Which Size Poodle is Right for You?

The following is an excerpt from "The Complete Guide to Poodles" by Tarah Schwartz. For more information visit the books Amazon Page.

Author Credit: Tarah Schwartz

Before deciding whether to buy or adopt your new Poodle, you need to decide which size is right for you and your lifestyle. Each size requires a different type of care, so you need to consider all aspects of your life and your expectations for your new Poodle. With enough physical and mental stimulation, any dog can live in an apartment, but typically smaller dogs do better in small homes while larger dogs thrive with more space. Bigger dogs will also require more food and may cost more to have professionally groomed. You’ll also need to consider your intentions for your new puppy. Are you simply looking for a companion or are you looking for a dog to accompany you on long-distance hikes or runs? If you intend to compete in any dog sports, you’ll also need to examine the different traits of each size variety and decide which one is best suited for your particular needs.

The Right-Sized Poodle for the Right-Sized Home

poodle in apartmentConsider how much space you have in your home for your new dog. Do you live in a studio apartment in a high-rise building or do you live on a farm in the country? All three sizes can live comfortably in either of these environments, but it may be more difficult to have a large dog in a tiny apartment. Standard Poodles can be excellent apartment dogs, but you may find it difficult to find space for a large crate or space dedicated to your new dog. Some apartment buildings also have weight limits on the dogs they allow to live in the complex. If you live in the country, the wide-open spaces and the predators that live there can be a danger to a Toy Poodle if he is allowed to run loose or escapes. With proper management, a Poodle of any size can thrive in any environment, but it’s important to consider the extra work involved.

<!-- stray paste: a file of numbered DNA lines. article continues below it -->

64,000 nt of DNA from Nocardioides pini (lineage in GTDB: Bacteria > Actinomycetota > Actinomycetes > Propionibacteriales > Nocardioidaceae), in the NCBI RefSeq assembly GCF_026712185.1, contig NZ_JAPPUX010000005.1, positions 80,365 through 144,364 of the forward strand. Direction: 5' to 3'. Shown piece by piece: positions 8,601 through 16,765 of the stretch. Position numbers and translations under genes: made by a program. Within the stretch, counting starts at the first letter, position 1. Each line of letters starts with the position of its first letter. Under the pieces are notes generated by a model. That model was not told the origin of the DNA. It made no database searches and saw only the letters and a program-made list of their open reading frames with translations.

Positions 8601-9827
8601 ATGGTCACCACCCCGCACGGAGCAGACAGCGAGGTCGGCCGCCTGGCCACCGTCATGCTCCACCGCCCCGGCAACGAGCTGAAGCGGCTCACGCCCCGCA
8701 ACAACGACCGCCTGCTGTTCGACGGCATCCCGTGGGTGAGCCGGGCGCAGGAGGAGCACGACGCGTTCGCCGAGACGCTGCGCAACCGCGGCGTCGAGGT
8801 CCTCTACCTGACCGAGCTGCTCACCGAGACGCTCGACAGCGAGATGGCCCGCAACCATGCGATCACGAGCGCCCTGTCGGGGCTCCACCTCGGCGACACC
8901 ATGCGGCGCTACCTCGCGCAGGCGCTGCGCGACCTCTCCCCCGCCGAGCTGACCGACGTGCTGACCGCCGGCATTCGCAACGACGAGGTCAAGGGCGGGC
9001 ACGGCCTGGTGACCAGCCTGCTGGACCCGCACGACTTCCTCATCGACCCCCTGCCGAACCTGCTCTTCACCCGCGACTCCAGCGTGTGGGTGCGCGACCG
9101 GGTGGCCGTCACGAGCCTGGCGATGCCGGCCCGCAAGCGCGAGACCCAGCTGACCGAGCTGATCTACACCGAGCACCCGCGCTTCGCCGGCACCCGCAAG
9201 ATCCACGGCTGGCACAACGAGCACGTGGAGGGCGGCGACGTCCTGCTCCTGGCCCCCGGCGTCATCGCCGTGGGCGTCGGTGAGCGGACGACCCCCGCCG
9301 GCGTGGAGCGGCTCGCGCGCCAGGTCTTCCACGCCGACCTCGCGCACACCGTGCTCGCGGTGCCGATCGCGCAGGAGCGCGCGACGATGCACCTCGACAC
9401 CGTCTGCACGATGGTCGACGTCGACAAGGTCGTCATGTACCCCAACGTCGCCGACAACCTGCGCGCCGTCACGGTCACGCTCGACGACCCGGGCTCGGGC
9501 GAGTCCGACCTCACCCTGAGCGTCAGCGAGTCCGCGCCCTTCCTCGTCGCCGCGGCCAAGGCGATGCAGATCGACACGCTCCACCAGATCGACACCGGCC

Cost Considerations

One of the biggest differences in the three varieties is the cost of raising them. Toy and Miniature Poodles are smaller dogs and will cost less to feed, simply because they eat less than a Standard Poodle. Groomers also typically charge higher prices for larger dogs because they require more time and more work than smaller dogs. Before deciding which type of Poodle you’d like to bring into your home, make sure you can fit the additional costs into your monthly budget.

Exercise Requirements – How active do you expect your Poodle to be?

poodle exercisingAll dogs require adequate exercise to stay healthy in both mind and body, but it’s important to consider how much exercise you’re willing to do with your new Poodle. No Poodle will enjoy being a complete couch potato, but a Toy Poodle will likely be more content with less physical exercise than a Miniature or Standard Poodle. On the other hand, if you’re a long-distance runner looking for a running buddy, you may want to consider a Standard Poodle, which will be able to keep up with you more easily than a smaller dog. However, if you’re more interested in long walks around the neighborhood or hikes around your local trails, any type of Poodle will be happy to be by your side.

The Smaller the Poodle, the easier the Travel

toy poodle at the airportThe type of lifestyle you lead is an important factor to consider when thinking of adopting a dog. If you travel a lot by plane, you may find it difficult and expensive to travel with a Standard Poodle. If you travel by car, bringing a Poodle of any size will not be too difficult and it may be nice to have company on long drives. Many hotels that are dog-friendly have limits in place that restrict the size of dogs that allowed to stay there. Traveling with dogs always requires more money and attention to detail, but large dogs often require a bit more, so keep this in mind if you’re considering adopting a Standard Poodle.

Competitions and Training Considerations

If you intend to compete with your dog, this may also have an impact on what size variety of Poodle you choose to bring into your home. Depending on the sport, large dogs typically compete in a different class than small dogs, so you won’t need to worry about competing against larger or smaller dogs. However, some handlers find it easier to train and work with larger dogs since they don’t need to bend over as much to maneuver and reward their dogs. Others may find that traveling to competitions is easier with a small dog, so it’s worth the extra physical challenge of training a petite dog. If you’ve competed with dogs in the past, you may already have some idea on what size dog you’re looking for, but if you’re new to dog sports, you may want to visit a few competitions and speak with the trainers and competitors to get a better idea of what size Poodle is best suited for your sport and your own training style.

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